How do oil companies stop an oil well blowout that comes from a sea floor oil rig?

On June 3, 1979, a Mexican oil well, Ixtoc 1, blew out when an undersea drill hit a volatile pocket of oil and gas.

The immense pressure of the gas caused the well to throw out an overwhelming 30,000 barrels per day of oil. Some of the oil burned at the surface, some was sucked into cleanup ships, but a great deal spread out over the Gulf of Mexico, eventually stretching to the shores of Texas.

The celebrated oil well fire fighter Red Adair was hired to try to solve the problem. His divers, working at a depth of 160 feet, tried to repair damaged pipes, while 1,500 men and twelve planes and helicopters tried to contain the slick.

Adair’s efforts were not entirely successful, and the slick continued to spread. The underwater gauges and wellhead were partially blocked by debris from the shattered rig, and one diver said the morass of broken drill pipes resembled a “platter of spaghetti.”

It was then decided that the best solution was to drill two intercepting relief wells to tap the oil below the escape point, thereby relieving the pressure.

The Mexican oil company Pemex began to drill Ixtoc 1A and Ixtoc 1B, but the drilling would require months; meanwhile, thousands of barrels of oil continued to spew into the sea. A steel pipe was attached to the kill valve (which was blocked), and Pemex began pumping mud, gelatin, salt water, and then cement into the well, hoping to stanch the flow.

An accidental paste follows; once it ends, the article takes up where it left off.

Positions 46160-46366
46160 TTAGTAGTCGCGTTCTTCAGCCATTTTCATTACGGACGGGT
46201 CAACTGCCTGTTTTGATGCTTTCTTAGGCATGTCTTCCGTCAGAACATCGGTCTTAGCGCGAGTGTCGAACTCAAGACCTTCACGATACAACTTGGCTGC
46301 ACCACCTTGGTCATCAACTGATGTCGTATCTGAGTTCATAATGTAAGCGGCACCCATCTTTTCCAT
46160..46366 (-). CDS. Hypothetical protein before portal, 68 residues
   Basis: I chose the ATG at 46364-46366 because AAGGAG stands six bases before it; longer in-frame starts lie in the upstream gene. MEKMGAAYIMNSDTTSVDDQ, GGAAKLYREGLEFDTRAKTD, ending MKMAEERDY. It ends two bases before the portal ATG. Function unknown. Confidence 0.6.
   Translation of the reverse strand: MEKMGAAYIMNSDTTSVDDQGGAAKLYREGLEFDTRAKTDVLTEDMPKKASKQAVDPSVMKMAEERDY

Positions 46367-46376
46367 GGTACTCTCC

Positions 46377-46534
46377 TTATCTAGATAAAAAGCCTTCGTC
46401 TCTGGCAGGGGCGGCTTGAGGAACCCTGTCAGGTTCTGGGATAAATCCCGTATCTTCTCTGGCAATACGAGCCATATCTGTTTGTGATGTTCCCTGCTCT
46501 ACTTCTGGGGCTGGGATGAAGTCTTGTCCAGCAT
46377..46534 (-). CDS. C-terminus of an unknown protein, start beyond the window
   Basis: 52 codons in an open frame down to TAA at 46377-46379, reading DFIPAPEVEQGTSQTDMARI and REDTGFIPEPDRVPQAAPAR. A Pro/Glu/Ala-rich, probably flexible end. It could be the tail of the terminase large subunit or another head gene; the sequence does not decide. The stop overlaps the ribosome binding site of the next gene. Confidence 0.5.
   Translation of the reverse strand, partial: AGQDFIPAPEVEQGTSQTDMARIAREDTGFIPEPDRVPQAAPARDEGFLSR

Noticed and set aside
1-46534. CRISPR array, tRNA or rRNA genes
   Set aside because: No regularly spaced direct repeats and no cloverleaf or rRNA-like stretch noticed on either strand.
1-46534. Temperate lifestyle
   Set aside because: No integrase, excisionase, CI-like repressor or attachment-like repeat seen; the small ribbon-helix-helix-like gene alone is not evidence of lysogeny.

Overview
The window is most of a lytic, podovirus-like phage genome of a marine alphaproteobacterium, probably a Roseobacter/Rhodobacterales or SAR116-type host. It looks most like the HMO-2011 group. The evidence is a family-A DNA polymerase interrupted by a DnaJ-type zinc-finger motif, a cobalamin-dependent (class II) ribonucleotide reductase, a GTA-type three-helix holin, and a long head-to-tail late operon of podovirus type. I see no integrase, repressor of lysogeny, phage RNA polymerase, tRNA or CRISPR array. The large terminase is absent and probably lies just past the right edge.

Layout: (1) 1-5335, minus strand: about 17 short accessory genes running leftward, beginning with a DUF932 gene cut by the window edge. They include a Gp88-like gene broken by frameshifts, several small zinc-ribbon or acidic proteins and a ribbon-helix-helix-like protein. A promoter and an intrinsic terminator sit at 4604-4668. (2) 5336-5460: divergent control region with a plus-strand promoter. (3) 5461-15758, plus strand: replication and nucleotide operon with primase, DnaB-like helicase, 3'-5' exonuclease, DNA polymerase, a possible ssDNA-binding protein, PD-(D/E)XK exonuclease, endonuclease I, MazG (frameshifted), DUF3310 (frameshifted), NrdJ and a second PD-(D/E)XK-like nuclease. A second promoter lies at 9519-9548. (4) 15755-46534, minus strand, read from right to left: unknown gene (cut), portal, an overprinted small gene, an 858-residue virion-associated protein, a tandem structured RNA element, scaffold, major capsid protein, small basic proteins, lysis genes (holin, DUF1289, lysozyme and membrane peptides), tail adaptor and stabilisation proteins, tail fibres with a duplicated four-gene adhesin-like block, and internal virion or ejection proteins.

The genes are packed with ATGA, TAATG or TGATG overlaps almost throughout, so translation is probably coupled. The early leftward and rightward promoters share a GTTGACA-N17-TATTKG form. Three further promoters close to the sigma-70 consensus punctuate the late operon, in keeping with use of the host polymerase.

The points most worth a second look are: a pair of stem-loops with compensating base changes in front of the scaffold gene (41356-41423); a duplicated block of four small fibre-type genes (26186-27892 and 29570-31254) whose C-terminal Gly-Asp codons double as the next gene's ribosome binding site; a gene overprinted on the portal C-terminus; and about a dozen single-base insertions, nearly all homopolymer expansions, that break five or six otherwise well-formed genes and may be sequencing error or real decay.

In late June another break occurred farther down the wellhead, and Pemex had to ignite the oil on the surface of the water to prevent its spreading. The drilling inched along. It wasn’t until the end of July that Pemex managed to reduce the flow from 30,000 barrels per day to 21,000 barrels per day, and they went on pumping huge quantities of heavy drilling mud, steel and iron balls, cement, and chemicals into the bore well.

By August 20, Ixtoc 1A was 8,612 feet deep, with 3,000 feet to go before reaching the depth of the runway, and Ixtoc 1B was 6,237 feet deep.

September brought a new plan, called Operation Sombrero, for crushing the blowout. This involved placing a huge, 300 ton inverted steel funnel, which, indeed, looked like a sombrero, over the well. It would collect about 80 percent of the oil at the wellhead, divert this oil into collection vessels, flare the gas, and return the seawater to Campeche Bay. Mechanical flaws halted the operation for several weeks, and although the “sombrero” eventually helped somewhat, it couldn’t stop Ixtoc 1.

The story of the blowout continued far longer than anyone anticipated. The leakage was reduced to a dribble by October, but only in March 1980 did the two directional wells finally shut off Ixtoc 1. Then the hole, which had received so many tons of metal balls and mud, was finally plugged with cement.

Pemex had employed just about every known method for controlling an oil well blowout, and spent $131.6 million along the way.